If so, Parkland Realty may get a second look. City commissioners refused to give the development company owned by Jonathon Rooks an extension for the old
Rooks’ request was largely rejected because his plan included 400 rental apartments, along with some ground-floor retail space, in the 665,000-square-foot structure at
The current policy gives more weight to businesses that create good-paying jobs rather than to developments that create more places for residents to live, even if the amounts to be invested are the same.
Last week, 3rd Ward City Commissioner James White remarked that if rental units weren’t going to be acceptable for zone extensions, the policy should reflect that. But he said he saw Rooks’ project as a good opportunity for middle-income people to live near downtown, where the residential market mostly features pricey condominiums.
“Evidently I was in the minority, as other commissioners didn’t feel that way,” he said.
Only White and 3rd Ward Commissioner Elias Lumpkins voted to give Rooks the 15-year extension, which would have handed the development and its residents 10 years of nearly tax-free status. The current zone and the extension would have overlapped for five years, so even with a 15-year extension, the tax breaks would have lasted for 10 years.
Deputy City Manager Eric DeLong suggested amending the policy to make it more favorable to residential, if the housing units were part of a mixed-use development with either a commercial or industrial element. DeLong said the city’s Economic Development Project Team would revise the policy and bring it to the city commission for review and comments.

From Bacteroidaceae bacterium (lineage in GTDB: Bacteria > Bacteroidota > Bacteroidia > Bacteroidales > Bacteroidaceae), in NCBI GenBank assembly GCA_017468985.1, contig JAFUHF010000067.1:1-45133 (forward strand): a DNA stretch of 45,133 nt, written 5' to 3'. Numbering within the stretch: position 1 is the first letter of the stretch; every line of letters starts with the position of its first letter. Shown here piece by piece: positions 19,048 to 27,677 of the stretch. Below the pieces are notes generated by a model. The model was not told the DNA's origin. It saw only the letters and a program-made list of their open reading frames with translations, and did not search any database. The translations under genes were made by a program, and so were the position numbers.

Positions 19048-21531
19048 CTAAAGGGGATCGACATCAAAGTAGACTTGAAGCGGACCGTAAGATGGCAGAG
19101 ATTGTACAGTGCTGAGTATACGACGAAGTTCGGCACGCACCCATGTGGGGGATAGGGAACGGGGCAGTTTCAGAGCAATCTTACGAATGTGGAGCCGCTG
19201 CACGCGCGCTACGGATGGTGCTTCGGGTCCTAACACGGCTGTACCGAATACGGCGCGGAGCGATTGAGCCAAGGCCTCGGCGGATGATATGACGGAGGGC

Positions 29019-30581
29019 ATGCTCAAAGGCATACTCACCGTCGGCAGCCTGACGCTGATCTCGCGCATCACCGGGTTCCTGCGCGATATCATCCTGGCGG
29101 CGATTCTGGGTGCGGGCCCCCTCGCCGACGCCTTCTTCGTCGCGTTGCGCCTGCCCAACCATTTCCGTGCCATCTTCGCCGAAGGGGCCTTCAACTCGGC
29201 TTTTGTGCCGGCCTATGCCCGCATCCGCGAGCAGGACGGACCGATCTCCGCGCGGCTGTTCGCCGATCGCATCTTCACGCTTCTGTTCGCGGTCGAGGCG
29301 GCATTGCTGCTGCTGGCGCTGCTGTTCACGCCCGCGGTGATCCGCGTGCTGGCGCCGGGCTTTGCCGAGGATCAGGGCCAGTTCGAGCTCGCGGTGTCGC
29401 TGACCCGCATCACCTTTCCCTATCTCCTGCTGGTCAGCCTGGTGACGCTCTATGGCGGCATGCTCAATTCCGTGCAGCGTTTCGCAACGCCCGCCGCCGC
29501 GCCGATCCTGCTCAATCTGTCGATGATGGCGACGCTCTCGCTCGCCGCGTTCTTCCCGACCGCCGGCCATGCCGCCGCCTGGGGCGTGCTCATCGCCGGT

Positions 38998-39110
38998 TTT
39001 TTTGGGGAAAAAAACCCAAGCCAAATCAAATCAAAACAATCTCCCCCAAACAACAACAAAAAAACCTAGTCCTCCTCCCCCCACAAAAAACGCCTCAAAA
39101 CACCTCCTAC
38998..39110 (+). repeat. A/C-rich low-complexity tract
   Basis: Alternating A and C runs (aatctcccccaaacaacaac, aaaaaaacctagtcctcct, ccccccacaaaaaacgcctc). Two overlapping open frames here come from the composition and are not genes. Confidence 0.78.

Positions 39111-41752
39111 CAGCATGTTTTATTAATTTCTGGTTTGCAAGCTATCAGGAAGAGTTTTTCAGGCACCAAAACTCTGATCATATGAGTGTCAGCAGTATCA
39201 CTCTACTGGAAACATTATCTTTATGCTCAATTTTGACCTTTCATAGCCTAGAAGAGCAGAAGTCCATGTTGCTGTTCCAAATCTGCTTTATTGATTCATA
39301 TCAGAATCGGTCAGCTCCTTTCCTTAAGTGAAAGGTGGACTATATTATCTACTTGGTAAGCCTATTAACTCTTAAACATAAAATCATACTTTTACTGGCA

Economic Development Director
The extension policy only applies to properties that were included in the first zone that the city established in 1997. Those properties are out of the zone in 2012.
The Economic Development office also plans to bring commissioners a new incentive policy for their consideration. This one centers on the Commercial Rehabilitation Act, which became state law in 2005 and was amended last year. It is similar to the tax incentives tied to the Obsolete Property Rehabilitation Act, but has two chief differences for property owners.
A building doesn’t have to be qualified as obsolete to gain the tax break under a CRA, it just has to be at least 15 years old. In addition, a CRA can be used in any municipality in the state, while the obsolete law only applies to core cities, such as
“If everyone uses this, it’s not an advantage to us,” said City Manager Kurt Kimball.
The CRA abates local taxes on the value of improvements made to a building, but doesn’t exempt state and local school taxes. In addition, county governments can opt out of CRA-approved projects, meaning county property taxes wouldn’t be abated.
A CRA abatement can last up to 10 years and a CRA district has to be at least three acres in size.
Economic Development Coordinator Daniel Oegema said converting a former industrial plant into office space could make for a good CRA project.
“It wouldn’t hurt, I guess, to try to write up something and then discuss it,” said White.
No timetables were set for either policy to come before the city commission.